Please use this identifier to cite or link to this item: https://doi.org/10.21256/zhaw-18481
Publication type: Article in scientific journal
Type of review: Peer review (publication)
Title: Tandem repeats lead to sequence assembly errors and impose multi-level challenges for genome and protein databases
Authors : Tørresen, Ole K
Star, Bastiaan
Mier, Pablo
Andrade-Navarro, Miguel A
Bateman, Alex
Jarnot, Patryk
Gruca, Aleksandra
Grynberg, Marcin
Kajava, Andrey V
Promponas, Vasilis J
Anisimova, Maria
Jakobsen, Kjetill S
Linke, Dirk
et. al : No
DOI : 10.1093/nar/gkz841
10.21256/zhaw-18481
Published in : Nucleic Acids Research
Volume(Issue) : 47
Issue : 21
Pages : 10994
Pages to: 11006
Issue Date: 4-Oct-2019
Publisher / Ed. Institution : Oxford University Press
ISSN: 0305-1048
1362-4962
Language : English
Subjects : Genomics; Bioinformatics
Subject (DDC) : 572: Biochemistry
Abstract: The widespread occurrence of repetitive stretches of DNA in genomes of organisms across the tree of life imposes fundamental challenges for sequencing, genome assembly, and automated annotation of genes and proteins. This multi-level problem can lead to errors in genome and protein databases that are often not recognized or acknowledged. As a consequence, end users working with sequences with repetitive regions are faced with 'ready-to-use' deposited data whose trustworthiness is difficult to determine, let alone to quantify. Here, we provide a review of the problems associated with tandem repeat sequences that originate from different stages during the sequencing-assembly-annotation-deposition workflow, and that may proliferate in public database repositories affecting all downstream analyses. As a case study, we provide examples of the Atlantic cod genome, whose sequencing and assembly were hindered by a particularly high prevalence of tandem repeats. We complement this case study with examples from other species, where misannotations and sequencing errors have propagated into protein databases. With this review, we aim to raise the awareness level within the community of database users, and alert scientists working in the underlying workflow of database creation that the data they omit or improperly assemble may well contain important biological information valuable to others.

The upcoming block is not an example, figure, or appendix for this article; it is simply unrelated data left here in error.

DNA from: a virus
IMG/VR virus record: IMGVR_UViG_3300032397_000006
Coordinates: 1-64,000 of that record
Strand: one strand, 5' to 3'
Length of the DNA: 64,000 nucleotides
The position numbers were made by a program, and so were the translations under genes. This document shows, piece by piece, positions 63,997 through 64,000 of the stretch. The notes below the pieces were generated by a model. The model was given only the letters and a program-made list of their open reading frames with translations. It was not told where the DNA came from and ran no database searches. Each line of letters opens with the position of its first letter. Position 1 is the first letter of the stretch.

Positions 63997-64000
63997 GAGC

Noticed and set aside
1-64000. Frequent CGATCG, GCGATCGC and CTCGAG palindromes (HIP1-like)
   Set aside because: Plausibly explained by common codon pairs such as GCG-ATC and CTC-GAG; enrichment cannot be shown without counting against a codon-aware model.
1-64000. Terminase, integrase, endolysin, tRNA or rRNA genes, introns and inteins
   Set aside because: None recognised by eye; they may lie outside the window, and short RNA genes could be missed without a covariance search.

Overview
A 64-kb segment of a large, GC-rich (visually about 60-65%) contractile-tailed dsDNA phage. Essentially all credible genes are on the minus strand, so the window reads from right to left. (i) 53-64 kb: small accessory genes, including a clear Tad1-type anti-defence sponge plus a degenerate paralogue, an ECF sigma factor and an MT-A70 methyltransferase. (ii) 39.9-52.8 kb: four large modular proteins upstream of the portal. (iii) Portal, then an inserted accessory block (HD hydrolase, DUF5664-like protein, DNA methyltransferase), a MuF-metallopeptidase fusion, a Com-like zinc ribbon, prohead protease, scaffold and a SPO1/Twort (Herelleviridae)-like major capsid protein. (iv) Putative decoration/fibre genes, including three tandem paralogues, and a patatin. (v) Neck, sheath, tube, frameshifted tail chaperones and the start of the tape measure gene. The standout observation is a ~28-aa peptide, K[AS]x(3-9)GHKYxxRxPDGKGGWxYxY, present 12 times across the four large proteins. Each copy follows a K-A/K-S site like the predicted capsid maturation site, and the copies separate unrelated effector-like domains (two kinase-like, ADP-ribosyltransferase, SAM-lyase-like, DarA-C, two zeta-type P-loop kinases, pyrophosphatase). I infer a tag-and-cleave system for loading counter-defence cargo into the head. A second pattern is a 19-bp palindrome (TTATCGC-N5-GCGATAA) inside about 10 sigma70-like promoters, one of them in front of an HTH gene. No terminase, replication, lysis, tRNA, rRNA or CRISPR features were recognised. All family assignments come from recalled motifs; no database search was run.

URI: https://digitalcollection.zhaw.ch/handle/11475/18481
Fulltext version : Published version
License (according to publishing contract) : CC BY 4.0: Attribution 4.0 International
Departement: Life Sciences and Facility Management
Organisational Unit: Institute of Applied Simulation (IAS)
Published as part of the ZHAW project : Discovering evolutionary innovations by assessing variation and natural selection in protein tandem repeats
Appears in Collections:Publikationen Life Sciences und Facility Management

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